When I became a rheumatologist I never imagined that I and several members of my family would end up with a disease that I treat. I have learned so much more about arthritis with the personal struggles that my son, John, and I face daily.
John was diagnosed with JIA when he was 10. Up to that time, he was playing competitive soccer when he began to have symptoms. He is now 15 and is better with treatment but still has to deal with flares of the arthritis. I was an avid runner and had to stop. I am currently taking a medical leave because my symptoms became severe enough to prevent me from helping others. I am devoting my time off to fighting this disease so that I may return to continue treating my patients.
I also have the privilege of being the 2015 Walk to Cure Arthritis medical honoree. I have been a South Central Region Arthritis Foundation board member for several years and have seen what the Arthritis Foundation does to improve lives through leadership in the prevention, control and cure of arthritis and related diseases.
Arthritis is a complex family of musculoskeletal disorders consisting of more than 100 different diseases or conditions that destroy joints, bones, muscles, cartilage and other connective tissues, hampering or halting physical movement.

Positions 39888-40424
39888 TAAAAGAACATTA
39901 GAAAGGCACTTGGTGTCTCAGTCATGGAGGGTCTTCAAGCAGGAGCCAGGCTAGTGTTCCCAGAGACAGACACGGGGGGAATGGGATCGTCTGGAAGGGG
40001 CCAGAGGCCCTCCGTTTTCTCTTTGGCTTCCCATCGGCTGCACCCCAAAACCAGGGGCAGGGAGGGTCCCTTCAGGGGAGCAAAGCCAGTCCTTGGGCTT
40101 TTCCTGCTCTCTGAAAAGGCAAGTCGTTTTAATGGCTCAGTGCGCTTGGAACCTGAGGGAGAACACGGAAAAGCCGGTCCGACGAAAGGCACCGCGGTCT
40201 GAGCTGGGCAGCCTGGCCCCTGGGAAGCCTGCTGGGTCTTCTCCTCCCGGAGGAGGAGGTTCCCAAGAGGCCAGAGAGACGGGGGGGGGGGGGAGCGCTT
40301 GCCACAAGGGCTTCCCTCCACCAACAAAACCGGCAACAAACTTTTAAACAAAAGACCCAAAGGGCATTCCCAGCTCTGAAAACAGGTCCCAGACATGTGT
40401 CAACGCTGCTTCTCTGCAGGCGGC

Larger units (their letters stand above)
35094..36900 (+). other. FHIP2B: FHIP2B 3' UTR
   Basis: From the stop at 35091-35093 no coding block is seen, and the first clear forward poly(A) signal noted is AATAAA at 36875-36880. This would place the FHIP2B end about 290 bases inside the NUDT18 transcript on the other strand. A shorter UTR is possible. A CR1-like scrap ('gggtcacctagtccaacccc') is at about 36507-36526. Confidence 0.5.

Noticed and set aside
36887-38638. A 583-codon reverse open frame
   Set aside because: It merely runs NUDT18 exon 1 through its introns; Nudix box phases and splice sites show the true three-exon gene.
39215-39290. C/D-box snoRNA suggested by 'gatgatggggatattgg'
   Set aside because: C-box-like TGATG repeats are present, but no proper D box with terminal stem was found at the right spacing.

Juvenile idiopathic arthritis (JIA), previously referred to as JRA, is an umbrella term used to describe the many autoimmune and inflammatory conditions that can develop in children ages 16 and younger.
Arthritis is not just a disease of old age. Two-thirds of people with arthritis are under the age of 65, including 300,000 children.
Each year, people with arthritis account for 44 million outpatient visits and 992,100 hospitalizations.
Arthritis is the leading cause of disability in the United States.
Arthritis is actually a more frequent cause of activity limitations than heart disease, cancer or diabetes.
Within 20 years the number of people with arthritis will soar. By 2030, an estimated 67 million Americans will have arthritis, unless the trend is reversed.
The role of the rheumatologist is to diagnose, treat, and medically manage patients with arthritis and other rheumatic diseases. These health problems may affect the joints, muscles, bones and sometimes other internal organs (e.g., kidneys, lungs, blood vessels, brain). Because these diseases are often complex, they benefit from the care of an expert. Only rheumatologists are experts in this field of medicine.
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